Today the Federation of American Scientists (FAS) launched the Office of Technology Assessment Archive, /ota. The site allows the public to access over 720 reports and documents produced by OTA during its 23 year history, including many that have not been available to the public previously. OTA served as an independent branch of the U.S. Congress that provided nonpartisan science and technology advice from 1972 until it was defunded and forced to close in 1995.
The site also features a new video interview with Congressman Rush Holt (D-NJ), who has been spearheading the effort on Capitol Hill to revive OTA. According to Rep. Holt, “if OTA were here, doing this kind of work, we would have better legislation for school safety, chemical exposure, grain dust explosions, the R&D tax credit, on and on.” He goes on to describe some current policy issues that OTA could address and explains why Congress should bring back OTA.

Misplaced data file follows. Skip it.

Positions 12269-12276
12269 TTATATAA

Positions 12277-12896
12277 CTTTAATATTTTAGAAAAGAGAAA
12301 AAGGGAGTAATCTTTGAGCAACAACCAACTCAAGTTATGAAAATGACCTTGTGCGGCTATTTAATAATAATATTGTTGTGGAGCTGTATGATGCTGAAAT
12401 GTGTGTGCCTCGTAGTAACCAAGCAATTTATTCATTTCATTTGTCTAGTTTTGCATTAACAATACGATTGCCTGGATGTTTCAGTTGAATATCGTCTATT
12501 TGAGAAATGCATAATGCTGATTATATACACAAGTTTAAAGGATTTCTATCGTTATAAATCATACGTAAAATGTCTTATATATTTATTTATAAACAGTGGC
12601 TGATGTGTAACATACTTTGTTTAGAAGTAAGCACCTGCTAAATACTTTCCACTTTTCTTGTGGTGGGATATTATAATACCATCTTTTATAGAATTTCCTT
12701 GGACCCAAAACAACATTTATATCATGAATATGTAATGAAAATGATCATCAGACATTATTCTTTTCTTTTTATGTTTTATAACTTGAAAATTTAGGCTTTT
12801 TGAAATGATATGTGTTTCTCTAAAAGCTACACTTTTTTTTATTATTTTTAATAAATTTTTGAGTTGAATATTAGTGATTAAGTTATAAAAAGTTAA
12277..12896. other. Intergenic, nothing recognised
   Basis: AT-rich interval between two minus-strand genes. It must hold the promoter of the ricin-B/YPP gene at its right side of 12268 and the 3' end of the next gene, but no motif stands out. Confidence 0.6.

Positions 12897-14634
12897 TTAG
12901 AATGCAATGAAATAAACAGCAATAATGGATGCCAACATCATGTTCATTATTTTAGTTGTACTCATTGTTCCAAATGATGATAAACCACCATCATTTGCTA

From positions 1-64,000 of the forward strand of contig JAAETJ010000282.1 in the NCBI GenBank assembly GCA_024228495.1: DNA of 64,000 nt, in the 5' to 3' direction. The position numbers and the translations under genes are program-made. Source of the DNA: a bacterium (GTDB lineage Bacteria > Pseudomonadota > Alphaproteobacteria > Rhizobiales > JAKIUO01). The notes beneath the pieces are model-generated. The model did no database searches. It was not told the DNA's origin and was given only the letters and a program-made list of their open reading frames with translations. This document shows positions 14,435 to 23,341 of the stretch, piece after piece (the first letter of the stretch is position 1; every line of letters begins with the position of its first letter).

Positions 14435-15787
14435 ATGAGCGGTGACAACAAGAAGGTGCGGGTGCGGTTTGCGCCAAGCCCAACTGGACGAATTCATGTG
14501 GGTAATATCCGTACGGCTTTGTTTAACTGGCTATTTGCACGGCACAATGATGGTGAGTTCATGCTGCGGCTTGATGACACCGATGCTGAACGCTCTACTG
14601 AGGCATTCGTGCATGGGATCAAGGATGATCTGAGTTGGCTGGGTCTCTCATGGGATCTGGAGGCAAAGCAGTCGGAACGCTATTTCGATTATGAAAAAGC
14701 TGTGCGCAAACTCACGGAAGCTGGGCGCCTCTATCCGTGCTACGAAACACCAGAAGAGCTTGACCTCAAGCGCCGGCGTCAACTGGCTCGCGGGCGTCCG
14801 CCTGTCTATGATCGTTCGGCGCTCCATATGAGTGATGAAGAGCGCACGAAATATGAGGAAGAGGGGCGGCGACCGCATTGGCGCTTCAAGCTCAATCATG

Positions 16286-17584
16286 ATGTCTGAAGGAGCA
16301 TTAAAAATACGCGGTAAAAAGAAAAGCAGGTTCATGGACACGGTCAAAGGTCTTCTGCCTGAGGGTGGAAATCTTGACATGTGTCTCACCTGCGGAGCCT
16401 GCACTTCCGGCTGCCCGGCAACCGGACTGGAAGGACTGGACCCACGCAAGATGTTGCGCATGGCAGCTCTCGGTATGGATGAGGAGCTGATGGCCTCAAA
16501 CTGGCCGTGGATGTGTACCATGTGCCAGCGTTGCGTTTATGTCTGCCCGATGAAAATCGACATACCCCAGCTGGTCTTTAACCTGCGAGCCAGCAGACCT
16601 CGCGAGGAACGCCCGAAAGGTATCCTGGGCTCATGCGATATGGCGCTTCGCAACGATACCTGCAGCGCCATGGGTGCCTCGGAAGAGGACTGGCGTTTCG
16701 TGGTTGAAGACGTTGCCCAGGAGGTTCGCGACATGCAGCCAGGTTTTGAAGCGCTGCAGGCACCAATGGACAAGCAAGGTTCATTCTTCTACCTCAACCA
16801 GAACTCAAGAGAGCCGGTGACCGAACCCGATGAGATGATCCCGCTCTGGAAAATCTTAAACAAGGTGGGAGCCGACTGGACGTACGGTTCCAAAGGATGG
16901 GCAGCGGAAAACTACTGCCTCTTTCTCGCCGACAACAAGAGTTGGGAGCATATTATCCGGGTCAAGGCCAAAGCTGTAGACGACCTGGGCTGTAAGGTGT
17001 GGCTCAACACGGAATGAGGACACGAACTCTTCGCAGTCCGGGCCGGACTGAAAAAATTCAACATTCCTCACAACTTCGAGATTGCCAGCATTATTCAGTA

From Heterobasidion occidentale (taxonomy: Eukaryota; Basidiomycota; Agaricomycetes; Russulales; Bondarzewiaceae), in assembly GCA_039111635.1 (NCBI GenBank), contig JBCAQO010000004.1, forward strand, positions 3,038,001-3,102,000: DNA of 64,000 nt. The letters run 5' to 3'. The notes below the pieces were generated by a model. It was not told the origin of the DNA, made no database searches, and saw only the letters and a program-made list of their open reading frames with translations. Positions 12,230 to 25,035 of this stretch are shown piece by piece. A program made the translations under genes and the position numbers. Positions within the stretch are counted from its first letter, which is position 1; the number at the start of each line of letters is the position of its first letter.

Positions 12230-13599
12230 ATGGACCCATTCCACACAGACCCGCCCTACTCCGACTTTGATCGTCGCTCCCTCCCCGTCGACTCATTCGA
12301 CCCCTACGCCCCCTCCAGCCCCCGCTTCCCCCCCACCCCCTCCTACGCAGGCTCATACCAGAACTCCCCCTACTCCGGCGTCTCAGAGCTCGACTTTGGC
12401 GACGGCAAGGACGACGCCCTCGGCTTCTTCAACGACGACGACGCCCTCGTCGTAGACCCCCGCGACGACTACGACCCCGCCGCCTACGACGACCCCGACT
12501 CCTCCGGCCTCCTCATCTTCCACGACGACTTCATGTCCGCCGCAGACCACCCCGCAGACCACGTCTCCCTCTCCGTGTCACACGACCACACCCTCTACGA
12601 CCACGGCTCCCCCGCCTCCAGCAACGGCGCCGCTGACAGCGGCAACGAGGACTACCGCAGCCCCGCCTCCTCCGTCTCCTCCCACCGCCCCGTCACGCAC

“The OTA was an invaluable resource that informed Congress about an incredibly broad range of science and technology issues,” said Henry Kelly, President of the Federation of American Scientists and a former OTA staff member. “Numerous reports, on subjects such as transportation, energy, health care, and information technology remain relevant, more than 10 years after OTA issued its final report.”
“OTA produced the first report raising the possibility of genetic discrimination in the workplace almost 17 years before the Genetic Information Nondiscrimination Act was passed,” according to Michael Stebbins, Director of Biology Policy at FAS. “That kind of foresight into major policy issues is sorely missed in Washington today.”
The Archive will track efforts to bring back OTA and will also highlight items not previously available to the public in a “Document of the Day” feature. The website also includes a new search engine that allows users to quickly and easily find specific content in OTA reports.
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